Pubdate: Mon, 27 Jan 2014
Source: Virgin Islands Daily News, The (VI)
Copyright: 2014 Virgin Islands Daily News
Author: Maureen Dowd, New York Times


DENVER - So you want to get high in a high-end way in the Mile High

You could call Dale Dyke and his wife, Chastity Osborn, a massage
therapist, who run Get High Getaways. They gutted their brick house in
Bel Mar and let it go to pot, refashioning it as a clothing optional,
or as Dale calls it, "textile optional" bed-and-breakfast.

They're still waiting for their first big booking, but Chastity says
they're busily adding amenities to create a "resort environment," like
a stone labyrinth with a tether ball, a camera in the living room to
Skype your friends stoned, an outdoor swing "where you can have a good
time and catch a buzz," and "maybe a nerf horseshoe court."

They charge $199 per person per night - you have to be over 21 - and
offer two rooms, 24/7 car service and a hot tub. They can give, rather
than sell, their homegrown pot to guests.

Chastity will even serve her marijuana-infused "yummies" textile-free,
if you like. (The couple are proud members of the American Association
for Nude Recreation.)

"We want the higher-end clientele," the 38-year-old Chastity says.
"Comedians. Adult film entertainers. Musicians."

Dale chimes in: "We're trying to keep stoned tourists from getting
lost in Denver and causing mayhem. Our motto is 'Don't come on
vacation and leave on probation.' "

The blooming pot industry here is still more seedy than glossy. Yet
the budding bud growers are eager to help Denver elude the stigma of
Rocky Mountain Low, a shadowy place overrun by "The Dude Abides"
hippies and Jeff Spicoli stoners.

"People are learning not to be ashamed," the 45-year-old Dyke said.
"No more talking in whispers. We're moving away from the image of dumb
stoner teenagers to older successful businesspeople who can admit
they're stoners."

They want it to be a better Amsterdam. "That whole city," Dyke said,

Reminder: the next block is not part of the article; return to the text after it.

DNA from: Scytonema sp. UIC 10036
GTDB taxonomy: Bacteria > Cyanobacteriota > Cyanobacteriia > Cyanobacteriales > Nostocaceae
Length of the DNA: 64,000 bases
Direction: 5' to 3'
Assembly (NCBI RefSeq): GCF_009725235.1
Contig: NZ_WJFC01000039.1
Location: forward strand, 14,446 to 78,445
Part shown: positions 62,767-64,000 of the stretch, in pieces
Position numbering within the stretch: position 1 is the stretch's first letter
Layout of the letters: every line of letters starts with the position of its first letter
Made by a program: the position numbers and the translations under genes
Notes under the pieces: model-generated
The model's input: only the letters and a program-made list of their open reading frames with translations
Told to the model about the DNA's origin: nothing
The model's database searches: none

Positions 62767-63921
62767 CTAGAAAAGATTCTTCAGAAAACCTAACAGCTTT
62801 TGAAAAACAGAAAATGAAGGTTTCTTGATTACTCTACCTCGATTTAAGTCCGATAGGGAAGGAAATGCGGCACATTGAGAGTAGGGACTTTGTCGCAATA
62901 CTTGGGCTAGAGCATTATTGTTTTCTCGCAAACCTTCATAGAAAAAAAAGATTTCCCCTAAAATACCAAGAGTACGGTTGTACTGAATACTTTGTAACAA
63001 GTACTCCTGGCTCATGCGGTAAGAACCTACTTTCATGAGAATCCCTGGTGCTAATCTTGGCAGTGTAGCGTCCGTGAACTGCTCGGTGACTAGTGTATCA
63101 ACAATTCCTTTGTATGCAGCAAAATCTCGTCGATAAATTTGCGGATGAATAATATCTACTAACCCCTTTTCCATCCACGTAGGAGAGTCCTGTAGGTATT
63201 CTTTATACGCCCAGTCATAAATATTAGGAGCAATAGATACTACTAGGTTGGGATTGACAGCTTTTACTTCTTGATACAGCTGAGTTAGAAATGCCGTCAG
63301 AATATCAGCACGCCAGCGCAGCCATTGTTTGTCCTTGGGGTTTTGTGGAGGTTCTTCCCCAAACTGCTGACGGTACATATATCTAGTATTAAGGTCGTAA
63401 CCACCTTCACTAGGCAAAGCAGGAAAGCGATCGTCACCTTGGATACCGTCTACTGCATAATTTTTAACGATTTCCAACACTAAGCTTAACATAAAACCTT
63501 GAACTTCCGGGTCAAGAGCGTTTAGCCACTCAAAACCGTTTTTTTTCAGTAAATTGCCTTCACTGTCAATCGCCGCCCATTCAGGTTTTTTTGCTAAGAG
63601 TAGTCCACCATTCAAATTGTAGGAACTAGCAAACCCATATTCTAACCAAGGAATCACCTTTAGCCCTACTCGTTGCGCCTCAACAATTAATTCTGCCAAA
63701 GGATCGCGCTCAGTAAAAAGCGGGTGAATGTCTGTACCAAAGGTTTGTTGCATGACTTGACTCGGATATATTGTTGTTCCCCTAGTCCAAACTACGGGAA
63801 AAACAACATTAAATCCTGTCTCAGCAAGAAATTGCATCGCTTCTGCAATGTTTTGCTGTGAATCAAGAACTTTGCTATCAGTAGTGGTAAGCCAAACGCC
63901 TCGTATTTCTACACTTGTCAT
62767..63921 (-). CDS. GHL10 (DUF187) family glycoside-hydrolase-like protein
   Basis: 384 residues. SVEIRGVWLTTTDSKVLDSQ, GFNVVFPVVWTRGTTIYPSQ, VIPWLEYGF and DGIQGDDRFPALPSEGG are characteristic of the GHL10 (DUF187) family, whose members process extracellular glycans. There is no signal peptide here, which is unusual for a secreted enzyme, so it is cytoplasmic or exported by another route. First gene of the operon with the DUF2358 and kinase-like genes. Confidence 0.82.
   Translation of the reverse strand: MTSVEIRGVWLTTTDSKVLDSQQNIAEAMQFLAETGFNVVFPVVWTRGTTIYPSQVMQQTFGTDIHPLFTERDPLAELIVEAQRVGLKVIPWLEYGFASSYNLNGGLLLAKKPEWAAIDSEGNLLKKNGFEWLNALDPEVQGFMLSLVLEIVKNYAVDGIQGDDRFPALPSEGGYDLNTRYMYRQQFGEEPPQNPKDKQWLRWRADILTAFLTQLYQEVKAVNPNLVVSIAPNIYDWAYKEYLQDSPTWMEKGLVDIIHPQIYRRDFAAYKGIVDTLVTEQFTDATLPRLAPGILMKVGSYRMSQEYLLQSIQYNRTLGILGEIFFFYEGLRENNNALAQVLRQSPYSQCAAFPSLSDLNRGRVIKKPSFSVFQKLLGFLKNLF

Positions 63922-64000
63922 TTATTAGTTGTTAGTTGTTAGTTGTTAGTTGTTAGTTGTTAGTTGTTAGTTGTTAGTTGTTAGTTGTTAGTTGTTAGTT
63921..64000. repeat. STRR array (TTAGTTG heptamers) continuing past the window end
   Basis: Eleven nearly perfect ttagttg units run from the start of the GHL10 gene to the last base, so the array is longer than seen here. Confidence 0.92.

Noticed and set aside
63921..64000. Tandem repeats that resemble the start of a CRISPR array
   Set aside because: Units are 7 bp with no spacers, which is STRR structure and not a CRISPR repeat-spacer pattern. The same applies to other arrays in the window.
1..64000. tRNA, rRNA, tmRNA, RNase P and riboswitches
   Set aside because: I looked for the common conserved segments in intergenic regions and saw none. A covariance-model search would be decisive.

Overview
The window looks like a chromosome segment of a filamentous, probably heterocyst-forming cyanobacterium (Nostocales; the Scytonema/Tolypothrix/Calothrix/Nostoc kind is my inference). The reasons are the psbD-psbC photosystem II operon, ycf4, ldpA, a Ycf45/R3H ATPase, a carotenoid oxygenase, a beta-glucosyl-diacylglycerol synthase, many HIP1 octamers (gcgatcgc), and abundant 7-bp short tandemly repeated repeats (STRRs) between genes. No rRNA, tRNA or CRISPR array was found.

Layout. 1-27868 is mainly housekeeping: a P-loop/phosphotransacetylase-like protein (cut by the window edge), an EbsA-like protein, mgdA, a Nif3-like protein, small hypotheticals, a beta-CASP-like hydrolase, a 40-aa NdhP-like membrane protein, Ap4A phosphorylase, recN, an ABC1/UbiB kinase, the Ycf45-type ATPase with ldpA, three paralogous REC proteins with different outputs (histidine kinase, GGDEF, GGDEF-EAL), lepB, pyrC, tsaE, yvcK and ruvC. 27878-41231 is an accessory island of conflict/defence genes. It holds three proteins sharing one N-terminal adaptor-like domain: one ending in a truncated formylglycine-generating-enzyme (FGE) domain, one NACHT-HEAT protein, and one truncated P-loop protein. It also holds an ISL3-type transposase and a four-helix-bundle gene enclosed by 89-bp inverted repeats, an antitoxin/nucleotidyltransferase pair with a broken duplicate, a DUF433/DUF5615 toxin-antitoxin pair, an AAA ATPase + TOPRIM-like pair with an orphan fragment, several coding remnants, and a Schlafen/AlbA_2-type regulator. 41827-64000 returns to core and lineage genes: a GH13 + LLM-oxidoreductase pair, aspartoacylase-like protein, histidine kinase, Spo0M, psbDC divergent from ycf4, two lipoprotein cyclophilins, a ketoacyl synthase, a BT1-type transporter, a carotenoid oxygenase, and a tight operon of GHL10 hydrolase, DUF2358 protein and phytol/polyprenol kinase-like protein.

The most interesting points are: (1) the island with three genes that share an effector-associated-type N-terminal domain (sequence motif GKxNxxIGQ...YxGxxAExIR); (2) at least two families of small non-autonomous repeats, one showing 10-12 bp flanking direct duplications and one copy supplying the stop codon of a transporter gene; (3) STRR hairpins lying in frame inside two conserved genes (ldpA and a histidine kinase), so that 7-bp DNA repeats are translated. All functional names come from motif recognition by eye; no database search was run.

"smells like pot."

Some relatives are still leery. "My mom won't befriend me on
Facebook," Chastity says.

But they are thrilled to be part of the huge social experiment
transforming Colorado as jittery politicians press on the gas and
brake at the same time, state government builds a regulatory system
from scratch, entrepreneurs deal in "Breaking Bad" cash, and towns
decide if they will allow retail pot stores (Aspen) or not (Vail).

"We want to be the Napa Valley and the Silicon Valley of weed," says
Matt Brown, who co-founded My 420 Tours, which will shepherd guests to
marijuana-friendly hotels and host special events like Stoner Bowl and
a Valentine's Weekend Tour that includes a "Threesome With Mary Jane"
party and a trip to glass blowers, where couples can design their own

Could there be a Facebook effect, where young people lose interest as
older people rush in?

"There is something not cool about a 22-year-old," the 31-year-old
Brown admits, "who has to wait in line for an hour with people his
parents' age." Much less his grandparents' age.

Now that Coloradans can buy recreational pot, the mood has shifted
from self-consciously therapeutic, medicating "patients," to
self-consciously scientific and capitalistic, serving consumers.
"Education managers" in white lab coats and marketing executives in
suits are swarming in. Many use the more formal term cannabis and
refer to themselves loftily as "the 420 community," so intent on
setting a good example they could be Shakers.

"I don't want to use the word 'pot' or 'weed' or 'smoke' or 'joint,"'
says a pretty 37-year-old event planner who uses the nom de pot Jane
West (Mary Jane in the West) and owns a company called Edible Events.
"If we redefine it as consuming cannabis, then maybe people will be
more open to that. There are only so many hoodie-wearing stoners in
town. This needs to be opened up to other demographics." West is
especially interested in wooing women, getting them to equate cannabis
with a glass of wine.

"Many women think it's something that makes you dumb," she says,
arguing that women should leave the Valley of the Dolls - anti-anxiety
pills and Ambien - and switch to "the Napa Valley of cannabis."

She wants to arrange corporate events, but concedes she may only
attract cannabis corporations for a while. Her first big party, aptly
held at the (nonsmoking) Space Gallery, was Friday night. Guests could
"blaze," as West put it, in a bus parked outside, which she had
decorated with peacock feathers so it would look less "cheesy." They
could smoke, vape and nosh on savories soaked in sauce and cream to
alleviate dry mouth. "Munchies for foodies," she calls it.

At a warehouse under construction in a spot that used to be a bakery,
Dixie Elixers is cooking up edible, drinkable and topical pot treats,
trying to become the Coke of toking. With a big foil-covered Willy
Wonka machine, they extract the THC from the plant and whip up
products from chocolate truffles to bath soaks to massage oil, all in
modern silvery packaging meant to scream "safe."

Nonetheless, Denver is the Wild West of weed. And things will be
confusing, evolving and dicey for some time. As Dixie Elixirs Chief
Operating Officer Chuck Smith tells his team, "We're building the
airplane while we're flying it."
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MAP posted-by: Jo-D